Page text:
Well… shoot. What a shock that must have been for you. I can only hazard a guess. The radiologist who read my mammogram identified one tiny lesion. While having the lumpectomy, it turned out there were two different kinds of tumors in that spot… both larger than the image would suggest. The sentinel node was clear, however. Does that mean that the other nodes were clear? That's an assumption based on statistical risk only.
The thing about cancer is that it can spread teeny tiny cells into the lymphatic system and the bloodstream, impossible for a radiologist to see or for an oncologist to find in a blood sample. That's why many of us get radiation and/or chemo and/or targeted therapy and/or hormonal therapy… trying to destroy those migrant cells. I'm thinking that, when the surgeon had your sentinel node tested and found lobular cancer there, it was necessary to go back and harvest surrounding nodes.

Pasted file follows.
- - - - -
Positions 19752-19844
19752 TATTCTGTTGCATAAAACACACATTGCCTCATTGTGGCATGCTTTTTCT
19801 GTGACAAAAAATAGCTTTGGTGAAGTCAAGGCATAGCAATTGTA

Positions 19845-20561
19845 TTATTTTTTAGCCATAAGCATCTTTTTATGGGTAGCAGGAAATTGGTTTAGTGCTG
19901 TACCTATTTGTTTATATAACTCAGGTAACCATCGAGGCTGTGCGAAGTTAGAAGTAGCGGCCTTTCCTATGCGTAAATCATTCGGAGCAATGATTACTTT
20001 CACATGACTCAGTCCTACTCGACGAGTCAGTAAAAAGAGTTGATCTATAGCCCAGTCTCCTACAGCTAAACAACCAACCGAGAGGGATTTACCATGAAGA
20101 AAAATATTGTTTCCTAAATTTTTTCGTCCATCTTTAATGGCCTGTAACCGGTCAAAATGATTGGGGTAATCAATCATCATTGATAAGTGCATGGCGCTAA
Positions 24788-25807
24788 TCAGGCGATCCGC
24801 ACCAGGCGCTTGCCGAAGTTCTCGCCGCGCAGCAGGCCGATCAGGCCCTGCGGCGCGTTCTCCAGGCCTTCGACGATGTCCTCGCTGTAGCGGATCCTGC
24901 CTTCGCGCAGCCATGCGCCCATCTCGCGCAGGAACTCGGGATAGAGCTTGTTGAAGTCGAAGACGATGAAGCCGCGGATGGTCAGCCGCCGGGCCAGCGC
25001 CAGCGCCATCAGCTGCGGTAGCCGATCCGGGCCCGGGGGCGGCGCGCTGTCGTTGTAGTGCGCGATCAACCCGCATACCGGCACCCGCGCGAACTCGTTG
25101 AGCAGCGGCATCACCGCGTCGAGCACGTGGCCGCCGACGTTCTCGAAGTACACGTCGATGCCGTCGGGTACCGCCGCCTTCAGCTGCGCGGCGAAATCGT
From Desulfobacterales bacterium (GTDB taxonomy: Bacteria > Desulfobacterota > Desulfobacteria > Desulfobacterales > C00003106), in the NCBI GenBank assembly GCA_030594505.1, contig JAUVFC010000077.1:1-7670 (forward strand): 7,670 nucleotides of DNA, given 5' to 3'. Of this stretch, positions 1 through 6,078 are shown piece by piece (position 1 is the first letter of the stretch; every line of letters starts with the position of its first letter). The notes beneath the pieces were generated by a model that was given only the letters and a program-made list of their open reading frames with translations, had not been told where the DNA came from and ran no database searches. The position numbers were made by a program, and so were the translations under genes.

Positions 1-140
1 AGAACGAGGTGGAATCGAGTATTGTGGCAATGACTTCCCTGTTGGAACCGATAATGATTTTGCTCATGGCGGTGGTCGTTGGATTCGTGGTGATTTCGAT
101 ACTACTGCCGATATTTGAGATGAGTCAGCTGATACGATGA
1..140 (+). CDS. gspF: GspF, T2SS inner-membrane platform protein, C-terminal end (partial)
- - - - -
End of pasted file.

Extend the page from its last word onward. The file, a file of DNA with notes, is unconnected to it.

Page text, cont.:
Your oncologist will recommend a treatment plan individualized just for you to help seek out other migrant cells which may or may not place you at risk for recurrence in the future. Is that a rock solid prevention? No, and that's the hard part of this journey… nothing is. Over the months and years ahead, you may or may not want to delve into those statistics with your oncologist. Just don't despair… some days all of us are brave… other days, not so much… but we're always here for each other (which includes YOU).